Jaw Joint Problems (TMJ)

TMJ is short for ‘temporo-mandibular joint.’ This is the joint connecting your lower jaw to your skull. If your teeth do not fit together properly, or there is an imbalance between the location of your bite and your jaw joints’ resting position, problems might occur. These problems are called ‘occlusal’ problems (or ‘TMJ problems’).

These problems can be seen on the teeth, gums, temporo-mandibular joint or the muscles that move the jaw:


Teeth that are out of alignment, heavily worn (from clenching and grinding) or constantly breaking, may all be signs of occlusal problems. Your teeth may also be tender to bite or may ache constantly.


Loose teeth or receding gums can be made worse by an incorrect bite.


If your jaw is slightly misaligned, the muscles that move the jaw have to work a lot harder and can get tired. This can lead to muscle spasm. The main symptoms are continual headaches or migraine; pain behind the eyes; sinus pain and pains in the neck and shoulders. Sometimes even the back muscles are can intervene.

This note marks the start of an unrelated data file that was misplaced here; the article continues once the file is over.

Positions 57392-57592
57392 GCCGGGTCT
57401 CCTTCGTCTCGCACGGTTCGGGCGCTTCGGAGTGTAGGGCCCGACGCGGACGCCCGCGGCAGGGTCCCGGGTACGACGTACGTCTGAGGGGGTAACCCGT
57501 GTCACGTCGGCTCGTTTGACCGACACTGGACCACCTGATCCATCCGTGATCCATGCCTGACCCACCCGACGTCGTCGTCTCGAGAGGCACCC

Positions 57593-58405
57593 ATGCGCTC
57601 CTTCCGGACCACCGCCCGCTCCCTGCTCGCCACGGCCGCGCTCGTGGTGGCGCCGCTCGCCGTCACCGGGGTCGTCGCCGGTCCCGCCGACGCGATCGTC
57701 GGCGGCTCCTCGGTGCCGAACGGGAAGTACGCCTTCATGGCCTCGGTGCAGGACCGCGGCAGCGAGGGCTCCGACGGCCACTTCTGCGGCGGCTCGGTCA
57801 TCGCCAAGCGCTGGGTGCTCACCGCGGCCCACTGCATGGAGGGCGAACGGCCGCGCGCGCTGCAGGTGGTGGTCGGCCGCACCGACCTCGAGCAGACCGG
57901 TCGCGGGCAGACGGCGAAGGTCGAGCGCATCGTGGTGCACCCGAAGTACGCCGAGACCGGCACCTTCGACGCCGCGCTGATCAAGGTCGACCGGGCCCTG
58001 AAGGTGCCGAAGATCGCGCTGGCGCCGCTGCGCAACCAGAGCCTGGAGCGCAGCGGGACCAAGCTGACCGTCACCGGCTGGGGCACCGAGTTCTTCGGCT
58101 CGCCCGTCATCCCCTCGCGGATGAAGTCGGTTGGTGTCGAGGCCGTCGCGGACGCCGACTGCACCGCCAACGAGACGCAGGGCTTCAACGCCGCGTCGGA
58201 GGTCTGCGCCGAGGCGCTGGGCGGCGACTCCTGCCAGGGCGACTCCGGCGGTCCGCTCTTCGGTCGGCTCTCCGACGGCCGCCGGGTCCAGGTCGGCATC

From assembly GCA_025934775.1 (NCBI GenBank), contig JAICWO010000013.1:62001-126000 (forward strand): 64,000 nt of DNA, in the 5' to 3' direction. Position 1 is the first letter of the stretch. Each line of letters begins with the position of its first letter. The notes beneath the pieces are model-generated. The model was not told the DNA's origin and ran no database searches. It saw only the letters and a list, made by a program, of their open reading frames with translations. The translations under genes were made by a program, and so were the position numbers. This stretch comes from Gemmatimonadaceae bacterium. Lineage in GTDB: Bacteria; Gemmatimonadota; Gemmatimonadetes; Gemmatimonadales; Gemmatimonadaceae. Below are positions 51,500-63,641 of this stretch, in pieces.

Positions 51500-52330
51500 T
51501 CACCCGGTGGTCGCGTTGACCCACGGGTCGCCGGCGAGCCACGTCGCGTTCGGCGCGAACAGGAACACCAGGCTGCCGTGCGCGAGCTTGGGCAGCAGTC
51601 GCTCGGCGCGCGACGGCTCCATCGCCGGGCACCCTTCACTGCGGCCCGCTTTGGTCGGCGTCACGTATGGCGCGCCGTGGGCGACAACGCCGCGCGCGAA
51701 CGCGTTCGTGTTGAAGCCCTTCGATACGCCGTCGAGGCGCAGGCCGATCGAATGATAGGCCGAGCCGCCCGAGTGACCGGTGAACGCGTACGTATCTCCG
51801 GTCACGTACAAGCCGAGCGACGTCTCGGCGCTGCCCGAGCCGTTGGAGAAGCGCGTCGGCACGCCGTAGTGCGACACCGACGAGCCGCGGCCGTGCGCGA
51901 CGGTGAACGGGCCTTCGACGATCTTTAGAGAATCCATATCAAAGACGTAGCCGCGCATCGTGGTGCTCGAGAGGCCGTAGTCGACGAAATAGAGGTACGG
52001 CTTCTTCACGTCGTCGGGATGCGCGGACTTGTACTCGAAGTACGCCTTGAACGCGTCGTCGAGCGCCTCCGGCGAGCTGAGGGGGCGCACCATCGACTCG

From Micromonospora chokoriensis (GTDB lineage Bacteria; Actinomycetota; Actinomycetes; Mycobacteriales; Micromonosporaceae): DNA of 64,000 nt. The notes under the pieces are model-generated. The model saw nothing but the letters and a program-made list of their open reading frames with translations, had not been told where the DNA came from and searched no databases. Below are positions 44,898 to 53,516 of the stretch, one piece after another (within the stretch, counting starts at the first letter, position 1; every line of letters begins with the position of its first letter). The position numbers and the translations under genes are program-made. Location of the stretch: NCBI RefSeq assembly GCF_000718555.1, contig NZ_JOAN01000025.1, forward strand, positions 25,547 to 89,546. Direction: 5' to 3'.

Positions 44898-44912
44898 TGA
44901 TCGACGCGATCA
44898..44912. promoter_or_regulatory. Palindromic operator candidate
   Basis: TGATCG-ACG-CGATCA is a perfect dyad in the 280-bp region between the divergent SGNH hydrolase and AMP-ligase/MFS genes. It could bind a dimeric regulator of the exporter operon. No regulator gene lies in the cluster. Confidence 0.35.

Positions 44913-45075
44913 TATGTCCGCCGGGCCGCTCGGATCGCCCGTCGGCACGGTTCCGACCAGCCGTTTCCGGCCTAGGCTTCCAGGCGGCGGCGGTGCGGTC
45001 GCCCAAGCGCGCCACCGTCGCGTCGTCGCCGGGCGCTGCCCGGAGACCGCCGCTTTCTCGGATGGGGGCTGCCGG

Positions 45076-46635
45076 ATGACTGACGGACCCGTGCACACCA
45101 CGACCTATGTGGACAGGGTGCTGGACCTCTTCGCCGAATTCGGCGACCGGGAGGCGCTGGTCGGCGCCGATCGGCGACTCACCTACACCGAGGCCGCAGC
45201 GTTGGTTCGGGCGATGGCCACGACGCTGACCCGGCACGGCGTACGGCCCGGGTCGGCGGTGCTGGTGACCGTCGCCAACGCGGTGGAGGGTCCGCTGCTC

Many people have imperfect occlusion and missing teeth, yet never have symptoms because they adapt to these issues. Occasionally, symptoms may appear and then disappear again. A sure sign of ‘occlusal’ problems are grinding or clenching of the teeth. Nine out of ten people who grind aren’t aware of it, but your dentist should be able to see the signs on your teeth.

Dr Charl du Toit has a special interest in treating TMJ problems. He is a member of the ‘British Society of Occlusal Studies’. www.bsos.org.uk

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